Patients’ socio-demographic characteristics
After removing invalid drive time values, with zero drive time from hospice and hospitals (approximately 0.3%), the final dataset consisted of 430,467 adult deaths. More than three-quarters of the deaths occurred in urban areas (79.9%) and about one-fifth (20.1%) in rural areas. Hospital was the most common place of death in rural (43.1%) and urban areas (48.4%). Proportions of death increased with increasing age in rural and urban areas, with patients aged 85 and over accounting for the largest proportion of death in rural (43.2%) and urban areas (39.7%). Cancer accounted for 30.1% of deaths in rural and 30.4% in urban areas. Cardiovascular Diseases (CVDs) accounted for an almost equal proportion of deaths in urban (21.1%) and rural areas (21.0%). Deaths from Chronic Obstructive Pulmonary Disorders (COPDs) were marginally higher in urban areas (5.9%), compared to rural areas (5.7%). Deaths varied remarkably across regions. The South West (18.7%) and the South East (18.6%) were the regions with most rural deaths. London (0.3%) and the North East (5.8%) had the lowest proportion of deaths in rural areas.
Geographic access to inpatient PEoLC facilities in urban and rural areas
There are distinct rural–urban differences in geographic access to inpatient PEoLC facilities across CCGs in England (Fig. 2). Overall, patients in the urban area had better geographic access, compared to rural areas (Table 1). In terms of access by inpatient PEoLC facility (Table 1), patients who died in the hospital had relatively easier access to hospital in both rural (median drive time: 9.7 min) and urban areas (median drive time: 4.5 min), compared to patients who died in hospices in rural (median drive time: 17.9 min) and urban areas (median drive time: 9 min).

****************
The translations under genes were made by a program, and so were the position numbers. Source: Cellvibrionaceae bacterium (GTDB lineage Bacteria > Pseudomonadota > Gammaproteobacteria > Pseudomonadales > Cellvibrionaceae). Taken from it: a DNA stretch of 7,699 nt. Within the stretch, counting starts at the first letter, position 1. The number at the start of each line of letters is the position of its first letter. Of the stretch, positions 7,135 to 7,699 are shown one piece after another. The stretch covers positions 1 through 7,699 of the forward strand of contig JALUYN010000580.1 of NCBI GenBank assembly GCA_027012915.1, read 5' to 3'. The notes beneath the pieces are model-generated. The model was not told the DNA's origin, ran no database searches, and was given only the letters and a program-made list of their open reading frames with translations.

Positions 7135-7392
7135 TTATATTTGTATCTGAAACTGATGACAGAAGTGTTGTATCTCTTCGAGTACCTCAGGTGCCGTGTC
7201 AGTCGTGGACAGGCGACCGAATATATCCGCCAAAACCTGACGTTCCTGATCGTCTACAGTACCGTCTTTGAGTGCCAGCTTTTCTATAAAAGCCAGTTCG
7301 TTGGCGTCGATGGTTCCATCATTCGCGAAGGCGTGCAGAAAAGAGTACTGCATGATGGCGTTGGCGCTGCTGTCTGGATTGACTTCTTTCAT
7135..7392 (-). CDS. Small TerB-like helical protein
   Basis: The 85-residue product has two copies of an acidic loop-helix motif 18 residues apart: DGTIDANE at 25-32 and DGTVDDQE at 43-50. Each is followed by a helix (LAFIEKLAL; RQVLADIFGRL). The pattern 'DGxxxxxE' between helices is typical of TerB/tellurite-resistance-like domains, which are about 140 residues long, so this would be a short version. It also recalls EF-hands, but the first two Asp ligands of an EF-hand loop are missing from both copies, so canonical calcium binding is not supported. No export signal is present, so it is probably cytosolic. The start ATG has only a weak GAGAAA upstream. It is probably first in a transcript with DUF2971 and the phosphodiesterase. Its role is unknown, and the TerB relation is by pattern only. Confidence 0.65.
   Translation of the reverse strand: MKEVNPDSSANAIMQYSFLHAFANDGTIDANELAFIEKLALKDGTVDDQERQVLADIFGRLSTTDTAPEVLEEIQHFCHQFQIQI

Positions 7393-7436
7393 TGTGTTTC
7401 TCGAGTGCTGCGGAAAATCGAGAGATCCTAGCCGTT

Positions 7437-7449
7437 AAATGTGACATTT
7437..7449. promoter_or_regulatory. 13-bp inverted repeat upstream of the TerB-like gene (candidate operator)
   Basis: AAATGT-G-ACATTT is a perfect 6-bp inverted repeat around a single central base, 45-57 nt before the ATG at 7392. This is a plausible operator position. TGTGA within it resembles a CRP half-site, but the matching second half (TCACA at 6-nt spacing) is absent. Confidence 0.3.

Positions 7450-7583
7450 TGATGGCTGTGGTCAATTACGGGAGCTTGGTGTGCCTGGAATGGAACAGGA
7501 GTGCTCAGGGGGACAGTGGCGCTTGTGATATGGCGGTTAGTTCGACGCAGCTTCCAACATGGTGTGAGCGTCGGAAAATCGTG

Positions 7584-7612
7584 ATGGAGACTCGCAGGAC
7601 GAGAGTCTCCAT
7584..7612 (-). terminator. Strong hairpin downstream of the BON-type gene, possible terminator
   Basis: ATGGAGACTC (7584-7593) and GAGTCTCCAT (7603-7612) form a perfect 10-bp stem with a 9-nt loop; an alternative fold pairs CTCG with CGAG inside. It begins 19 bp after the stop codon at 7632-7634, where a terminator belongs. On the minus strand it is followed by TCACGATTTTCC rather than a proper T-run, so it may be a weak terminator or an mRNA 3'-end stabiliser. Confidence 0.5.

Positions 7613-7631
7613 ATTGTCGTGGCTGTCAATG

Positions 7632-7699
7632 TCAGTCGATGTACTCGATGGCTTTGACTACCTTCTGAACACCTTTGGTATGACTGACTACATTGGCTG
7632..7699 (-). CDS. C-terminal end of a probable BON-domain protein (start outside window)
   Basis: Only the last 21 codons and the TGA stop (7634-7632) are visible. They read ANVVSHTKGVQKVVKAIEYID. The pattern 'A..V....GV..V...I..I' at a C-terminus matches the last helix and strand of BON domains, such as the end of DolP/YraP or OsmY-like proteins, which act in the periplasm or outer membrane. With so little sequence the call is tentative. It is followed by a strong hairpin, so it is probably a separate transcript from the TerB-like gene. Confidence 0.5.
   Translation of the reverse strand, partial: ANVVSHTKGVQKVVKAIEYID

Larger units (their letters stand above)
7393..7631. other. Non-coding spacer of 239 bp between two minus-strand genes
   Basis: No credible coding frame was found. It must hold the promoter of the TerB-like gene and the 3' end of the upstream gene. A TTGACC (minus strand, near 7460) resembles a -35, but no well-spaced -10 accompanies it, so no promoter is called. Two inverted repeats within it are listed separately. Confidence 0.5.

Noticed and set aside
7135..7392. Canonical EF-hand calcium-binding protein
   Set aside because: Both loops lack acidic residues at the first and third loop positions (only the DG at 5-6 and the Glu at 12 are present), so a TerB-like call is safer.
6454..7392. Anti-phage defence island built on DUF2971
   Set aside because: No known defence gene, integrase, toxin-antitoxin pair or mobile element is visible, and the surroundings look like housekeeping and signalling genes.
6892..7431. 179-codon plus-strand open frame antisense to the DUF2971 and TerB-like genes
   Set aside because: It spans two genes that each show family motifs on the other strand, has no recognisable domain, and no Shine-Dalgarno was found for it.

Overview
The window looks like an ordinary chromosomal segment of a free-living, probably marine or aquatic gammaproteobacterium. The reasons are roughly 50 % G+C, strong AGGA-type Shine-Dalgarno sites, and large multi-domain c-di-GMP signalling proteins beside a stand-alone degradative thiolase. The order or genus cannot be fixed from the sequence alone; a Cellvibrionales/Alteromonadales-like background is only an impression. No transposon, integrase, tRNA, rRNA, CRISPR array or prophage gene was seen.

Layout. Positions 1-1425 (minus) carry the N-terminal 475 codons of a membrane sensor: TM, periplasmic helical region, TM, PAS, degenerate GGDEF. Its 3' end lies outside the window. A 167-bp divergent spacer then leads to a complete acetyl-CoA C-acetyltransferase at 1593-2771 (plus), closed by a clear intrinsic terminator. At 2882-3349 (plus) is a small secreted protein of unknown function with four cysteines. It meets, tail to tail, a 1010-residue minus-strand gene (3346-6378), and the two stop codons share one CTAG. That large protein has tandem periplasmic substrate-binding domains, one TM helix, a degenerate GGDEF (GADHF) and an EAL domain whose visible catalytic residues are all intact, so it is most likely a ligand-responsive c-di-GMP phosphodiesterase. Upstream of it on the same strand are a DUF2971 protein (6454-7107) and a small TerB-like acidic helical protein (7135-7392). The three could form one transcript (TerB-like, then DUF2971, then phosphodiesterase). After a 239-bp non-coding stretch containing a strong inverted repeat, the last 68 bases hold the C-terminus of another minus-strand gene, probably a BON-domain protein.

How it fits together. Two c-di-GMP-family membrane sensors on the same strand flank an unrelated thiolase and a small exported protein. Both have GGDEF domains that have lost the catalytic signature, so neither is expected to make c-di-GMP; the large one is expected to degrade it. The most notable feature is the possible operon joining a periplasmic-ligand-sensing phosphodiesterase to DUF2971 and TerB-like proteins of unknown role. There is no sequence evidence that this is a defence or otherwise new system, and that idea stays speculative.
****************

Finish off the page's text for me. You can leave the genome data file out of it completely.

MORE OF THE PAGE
Relationship between geographic access to inpatient PEoLC facilities and Place of Death in rural and urban areas
Results of multivariable analysis (Table 2), show an inverse relationship between place of death and drive time in both rural and urban areas (results of complete models are given in Additional file 1: Tables S1 and Additional file 2: S2). In Model 1 (Hospice vs Home) there was a strong inverse association, with a dose–response effect. In urban areas, patients who lived within a drive time range of 10–30 min from hospices were less likely to die in a hospice (APR: 0.83, 95% CI 0.81–0.86, p < 0.001) compared to patients who lived closer (0–10 min). Successive increases in drive time from 10 min to 30–50 min (APR. 0.74, 95% CI 0.70–0.77, p < 0.001) or over 50 min (APR. 0.50, 95% CI 0.43–0.59, p < 0.001), resulted in corresponding reductions in likelihoods of hospice death. The effects were greater in rural areas for all drive time categories (APR: 0.80, 95% CI 0.76–0.85, p < 0.001[10–30 min]; APR. 0.64, 95%. CI 0.58–0.70, p < 0.001 [30–50 min] and APR. 0.49, 95% C I 0.43–0.56, p < 0.001 [Over 50 min]).
The effect of drive time on hospital deaths (Model 2: Hospital vs Home), was similar to those obtained for hospice in rural and urban areas. In urban areas, patients who lived more than 10 min drive time from a hospital location (10–30 min APRs. 0.99, 95% CI 0.99–1.00, p = 0.057; 30–50 min, APRs. 0.97, 95% CI 0.95–1.00, p = 0.032; over 50 min, APR. 0.98 95% CI 0.86–1.13, p = 0.79), were less likely to die in a hospital, compared to patients who lived closer (i.e. 0–10 min). The magnitudes of the APRs (APRs. 0.98, 0.96–0.99, p < 0.001 [10–30 min]; APRs. 0.95; 95% CI 0.92–0.98, p < 0.01 [30–50 min]; APRs. 0 .79, 0.59–1.06, p = 0.11 [Over 50 min]) were lesser in rural areas.
The results of this population-based study show that geographic access to inpatient PEoLC-facilities is associated with place of death, with the magnitude of the effect being greater in rural areas compared to urban areas. These findings warrant the formulation of end-of-life care policies that account for differences in settlement types, such that outreach home care may become especially important in more rural areas.